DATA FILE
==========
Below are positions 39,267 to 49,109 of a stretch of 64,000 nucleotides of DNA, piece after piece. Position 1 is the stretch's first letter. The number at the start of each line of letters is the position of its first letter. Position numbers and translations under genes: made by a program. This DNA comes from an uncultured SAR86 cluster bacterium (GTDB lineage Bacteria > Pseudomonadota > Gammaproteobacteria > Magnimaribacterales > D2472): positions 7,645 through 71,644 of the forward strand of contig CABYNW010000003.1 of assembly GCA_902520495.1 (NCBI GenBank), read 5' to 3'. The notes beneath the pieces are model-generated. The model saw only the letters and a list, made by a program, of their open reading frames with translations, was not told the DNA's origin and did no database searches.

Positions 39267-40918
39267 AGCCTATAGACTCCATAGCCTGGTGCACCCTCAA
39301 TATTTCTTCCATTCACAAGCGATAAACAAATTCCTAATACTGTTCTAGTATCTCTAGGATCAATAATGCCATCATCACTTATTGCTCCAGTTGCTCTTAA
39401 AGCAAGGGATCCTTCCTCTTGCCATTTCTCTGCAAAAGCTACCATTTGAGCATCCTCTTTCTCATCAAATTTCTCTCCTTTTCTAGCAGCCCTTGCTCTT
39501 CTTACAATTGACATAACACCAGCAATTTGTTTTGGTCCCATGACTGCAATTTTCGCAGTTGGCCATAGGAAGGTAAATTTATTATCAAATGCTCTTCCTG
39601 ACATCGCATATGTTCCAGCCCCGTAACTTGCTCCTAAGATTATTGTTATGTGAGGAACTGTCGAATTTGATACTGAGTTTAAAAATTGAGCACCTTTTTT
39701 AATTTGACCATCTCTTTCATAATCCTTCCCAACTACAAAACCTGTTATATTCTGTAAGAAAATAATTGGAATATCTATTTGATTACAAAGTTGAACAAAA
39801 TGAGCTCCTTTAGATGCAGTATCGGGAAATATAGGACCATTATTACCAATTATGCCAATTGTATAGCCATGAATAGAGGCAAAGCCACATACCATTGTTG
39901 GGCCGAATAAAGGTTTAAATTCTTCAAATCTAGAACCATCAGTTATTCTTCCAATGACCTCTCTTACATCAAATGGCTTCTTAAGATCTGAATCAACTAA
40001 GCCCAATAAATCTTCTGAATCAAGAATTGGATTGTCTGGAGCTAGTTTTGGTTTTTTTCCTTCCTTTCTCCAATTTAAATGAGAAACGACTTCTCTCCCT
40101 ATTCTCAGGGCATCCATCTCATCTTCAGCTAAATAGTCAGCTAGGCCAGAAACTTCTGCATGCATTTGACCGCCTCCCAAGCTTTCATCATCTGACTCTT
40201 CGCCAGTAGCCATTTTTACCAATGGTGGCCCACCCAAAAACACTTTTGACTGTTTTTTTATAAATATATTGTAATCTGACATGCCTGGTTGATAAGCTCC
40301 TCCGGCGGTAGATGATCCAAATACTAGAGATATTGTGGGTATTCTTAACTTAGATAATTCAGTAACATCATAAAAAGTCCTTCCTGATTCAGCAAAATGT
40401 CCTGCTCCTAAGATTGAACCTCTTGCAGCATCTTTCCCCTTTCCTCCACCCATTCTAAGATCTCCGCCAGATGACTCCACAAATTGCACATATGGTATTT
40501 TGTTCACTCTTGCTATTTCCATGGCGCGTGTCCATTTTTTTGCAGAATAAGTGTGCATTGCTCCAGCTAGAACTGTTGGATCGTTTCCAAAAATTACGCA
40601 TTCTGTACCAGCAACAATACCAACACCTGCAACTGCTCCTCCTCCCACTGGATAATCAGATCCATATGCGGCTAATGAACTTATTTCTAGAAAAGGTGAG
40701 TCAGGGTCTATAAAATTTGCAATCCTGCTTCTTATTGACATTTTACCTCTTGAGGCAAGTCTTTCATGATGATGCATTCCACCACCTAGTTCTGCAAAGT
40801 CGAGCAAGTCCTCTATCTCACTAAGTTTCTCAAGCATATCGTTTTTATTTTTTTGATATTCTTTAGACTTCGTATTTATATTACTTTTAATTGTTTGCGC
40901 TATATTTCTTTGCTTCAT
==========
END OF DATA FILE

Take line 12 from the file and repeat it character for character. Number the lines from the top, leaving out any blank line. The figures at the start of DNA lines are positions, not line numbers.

40101 ATTCTCAGGGCATCCATCTCATCTTCAGCTAAATAGTCAGCTAGGCCAGAAACTTCTGCATGCATTTGACCGCCTCCCAAGCTTTCATCATCTGACTCTT